MARGATE.- At any one time there are around 6000 lightning storms happening across the world, amounting to some 16 million storms each year. Such dizzying statistics are useful to hold in mind while experiencing "Streetlight Storm", a new artwork by Katie Paterson for "Deal Pier" in Kent in which, for one month, from dusk until dawn, the pier lamps flicker in time with lightning strikes happening live in different parts of the world.
Katie Paterson creates poetic artworks exploring landscape, space and time, using technology to bring together the commonplace and the cosmic. Like other recent works by the artist, "Streetlight Storm" deftly harnesses everyday technology to connect with vast natural phenomena, collapsing the distance between us and remote meteorological events. "Vatnajökull" (the sound), (2007) was a live phone line to a glacier in Iceland: upon dialling the advertised number, callers could listen in on the pops and trickles caused bythe melting of Europes largest glacier an audible and poignant reminder of the reality of climate change. In "Streetlight Storm", lightning signals from as far away as the North Pole to North Africa* are received by an antenna and translated into light. As the pattern of lightning strikes changes, so the pier lights oscillate correspondingly, with a subtlety that is in direct contrast to the power and drama of the storms they reflect.
In "A Philosophical Enquiry into the Origin of our Ideas of the Sublime and Beautiful", (1757), the Enlightenment philosopher Edmund Burke wrote 'whatever is in any sort terrible or is conversant about terrible objects or operates in a manner analogous to terror, is a source of the Sublime'. It was Patersons interest in sublime weather systems and the elements that originally drew her to investigate lightning storms, which like other potentially dangerous natural phenomena, inspire fascination and fear in equal measure. JMW Turner, the artist perhaps most closely associated with landscape and the Sublime in British art, produced numerous paintings inspired by the quality of light, changing skies and often turbulent seas of the East Kent coast. Deals own history as a maritime port and an important anchorage point for ships taking refuge from gales off the North Foreland is highlighted in his watercolour Deal (1826-28, Walker Art Gallery, Liverpool), in which a cluster of ships is shown sheltering from an incoming storm off the coast of the town.
More recently, during the 1960s and 70s, the artists associated with Land and Environmental Art responded to the landscape by making direct physical interventions within it. Walter de Marias famous "The Lightening Field", (1977) is comprised of a grid of 400 stainless steel poles situated on a high plain in New Mexico, the area with the highest density of lightning in North America. When lightning strikes the poles, they ignite to create a net of visible electrical charges. Designed to be witnessed over an extended period of time, part of the experience of "The Lightening Field", is related to the viewers experience of nature and the changing effects of heat and light over time. Similarly, an experience of both time and place, of gazing out to the horizon from the pier, is an important element of "Streetlight Storm". As Katie Paterson has said of the work: In this contemplative and evocative place, of sleepy strolls and lapping waves, the gentle flickering of the lights will unfold between dusk, darkness and dawn, reflecting on the water through the night.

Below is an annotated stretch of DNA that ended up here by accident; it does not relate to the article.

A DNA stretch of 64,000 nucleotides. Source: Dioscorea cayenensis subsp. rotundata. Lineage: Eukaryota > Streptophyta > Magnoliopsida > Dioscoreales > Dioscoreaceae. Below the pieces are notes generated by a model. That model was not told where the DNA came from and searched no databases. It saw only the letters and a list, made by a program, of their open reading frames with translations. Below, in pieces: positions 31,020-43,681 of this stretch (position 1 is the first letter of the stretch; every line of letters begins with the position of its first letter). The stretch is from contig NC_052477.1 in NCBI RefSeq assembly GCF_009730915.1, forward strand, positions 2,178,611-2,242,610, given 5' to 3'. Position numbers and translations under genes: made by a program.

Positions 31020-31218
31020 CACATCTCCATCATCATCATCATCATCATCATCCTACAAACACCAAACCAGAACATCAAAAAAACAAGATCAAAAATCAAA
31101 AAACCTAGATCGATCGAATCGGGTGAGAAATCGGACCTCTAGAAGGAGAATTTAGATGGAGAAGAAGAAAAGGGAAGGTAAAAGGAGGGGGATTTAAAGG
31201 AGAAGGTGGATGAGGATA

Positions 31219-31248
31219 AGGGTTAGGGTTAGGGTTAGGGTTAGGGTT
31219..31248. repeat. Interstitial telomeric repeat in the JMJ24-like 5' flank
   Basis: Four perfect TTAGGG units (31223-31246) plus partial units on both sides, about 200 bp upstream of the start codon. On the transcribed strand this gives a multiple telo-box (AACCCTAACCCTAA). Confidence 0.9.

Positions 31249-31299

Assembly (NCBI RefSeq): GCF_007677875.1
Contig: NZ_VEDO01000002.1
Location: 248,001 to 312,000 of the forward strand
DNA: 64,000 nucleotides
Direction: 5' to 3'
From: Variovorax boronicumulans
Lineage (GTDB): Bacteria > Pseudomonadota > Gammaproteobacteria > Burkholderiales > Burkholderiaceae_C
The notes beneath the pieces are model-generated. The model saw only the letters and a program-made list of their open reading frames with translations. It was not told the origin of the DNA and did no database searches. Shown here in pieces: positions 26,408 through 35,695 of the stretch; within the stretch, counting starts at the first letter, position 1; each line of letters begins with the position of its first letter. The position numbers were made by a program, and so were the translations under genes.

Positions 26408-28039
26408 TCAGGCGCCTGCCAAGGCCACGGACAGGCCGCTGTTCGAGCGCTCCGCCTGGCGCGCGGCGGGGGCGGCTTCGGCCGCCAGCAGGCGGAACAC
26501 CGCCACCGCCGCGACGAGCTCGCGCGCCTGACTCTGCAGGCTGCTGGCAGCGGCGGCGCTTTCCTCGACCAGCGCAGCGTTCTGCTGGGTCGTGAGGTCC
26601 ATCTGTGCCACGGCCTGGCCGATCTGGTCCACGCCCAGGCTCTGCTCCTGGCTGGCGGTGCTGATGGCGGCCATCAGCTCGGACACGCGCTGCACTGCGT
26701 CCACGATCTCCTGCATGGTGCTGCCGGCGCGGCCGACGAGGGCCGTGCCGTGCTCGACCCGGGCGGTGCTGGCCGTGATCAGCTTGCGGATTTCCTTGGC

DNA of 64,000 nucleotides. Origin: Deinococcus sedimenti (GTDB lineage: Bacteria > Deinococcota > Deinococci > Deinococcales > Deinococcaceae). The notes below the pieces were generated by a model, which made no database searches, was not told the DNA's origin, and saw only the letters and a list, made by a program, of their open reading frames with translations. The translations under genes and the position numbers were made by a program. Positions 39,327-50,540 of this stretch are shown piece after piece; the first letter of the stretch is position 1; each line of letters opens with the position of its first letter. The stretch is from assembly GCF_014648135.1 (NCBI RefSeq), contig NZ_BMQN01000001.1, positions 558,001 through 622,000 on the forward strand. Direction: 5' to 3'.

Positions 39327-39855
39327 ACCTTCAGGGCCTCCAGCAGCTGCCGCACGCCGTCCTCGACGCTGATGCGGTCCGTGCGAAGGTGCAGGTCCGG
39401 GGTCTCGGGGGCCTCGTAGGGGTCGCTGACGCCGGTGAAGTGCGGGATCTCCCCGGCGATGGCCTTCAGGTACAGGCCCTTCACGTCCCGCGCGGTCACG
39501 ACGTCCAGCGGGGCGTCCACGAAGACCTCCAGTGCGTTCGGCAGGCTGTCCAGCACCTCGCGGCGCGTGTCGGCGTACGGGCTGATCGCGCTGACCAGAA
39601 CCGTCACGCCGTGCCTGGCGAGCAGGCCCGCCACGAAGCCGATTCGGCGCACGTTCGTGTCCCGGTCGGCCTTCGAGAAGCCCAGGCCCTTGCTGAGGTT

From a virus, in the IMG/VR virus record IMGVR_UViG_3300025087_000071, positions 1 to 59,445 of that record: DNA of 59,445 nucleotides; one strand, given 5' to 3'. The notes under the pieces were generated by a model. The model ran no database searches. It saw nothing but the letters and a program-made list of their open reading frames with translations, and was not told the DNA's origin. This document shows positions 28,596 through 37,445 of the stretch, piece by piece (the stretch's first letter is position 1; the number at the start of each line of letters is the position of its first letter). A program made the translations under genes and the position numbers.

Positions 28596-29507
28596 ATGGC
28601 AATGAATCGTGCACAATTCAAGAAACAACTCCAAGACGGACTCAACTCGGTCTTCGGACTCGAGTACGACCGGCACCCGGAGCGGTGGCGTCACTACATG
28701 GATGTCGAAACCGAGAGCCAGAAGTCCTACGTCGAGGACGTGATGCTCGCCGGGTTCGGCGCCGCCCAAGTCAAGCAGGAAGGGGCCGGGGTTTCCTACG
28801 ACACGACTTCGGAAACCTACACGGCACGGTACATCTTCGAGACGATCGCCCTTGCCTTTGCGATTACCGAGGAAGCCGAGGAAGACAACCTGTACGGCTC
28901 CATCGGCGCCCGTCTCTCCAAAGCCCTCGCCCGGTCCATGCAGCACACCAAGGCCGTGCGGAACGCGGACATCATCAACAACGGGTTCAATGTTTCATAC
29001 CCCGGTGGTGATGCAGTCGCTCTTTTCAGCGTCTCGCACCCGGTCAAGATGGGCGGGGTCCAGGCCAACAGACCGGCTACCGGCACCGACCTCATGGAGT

Fittingly for an artist so engaged with concepts of time, the beginning of "Streetlight Storm" coincides with the Winter Solstice, a moment in time which occurs during the shortest day (or longest night) of the year. Standing on the pier as the sun goes down the audience will experience the effects of distant lightning storms, relayed live by means of radio technology, in real time. In contrast, other works by the artist have sought to manifest time on a cosmic scale, as in "All the Dead Stars", (2009) shown in the recent Tate Triennial exhibition: a map documenting the locations of the 27,000 dead stars that have been recorded and observed by humankind.
Katie Paterson developed this work for the Vauxhall Collective Fine Art Commission in response to the brief reinventing British classics. She was attracted by the unique architecture of the current concrete pier, which opened in 1957, exactly 100 years after the original pier was destroyed, appropriately enough, by a lightning storm. The commission sees this distinctive symbol of the classic English coastal town transformed over the festive period in a reinvention of familiar seaside illuminations. Here, as the lamps glimmer almost imperceptibly, we are reminded of storms at sea and the beauty and destructive power of natures own light show.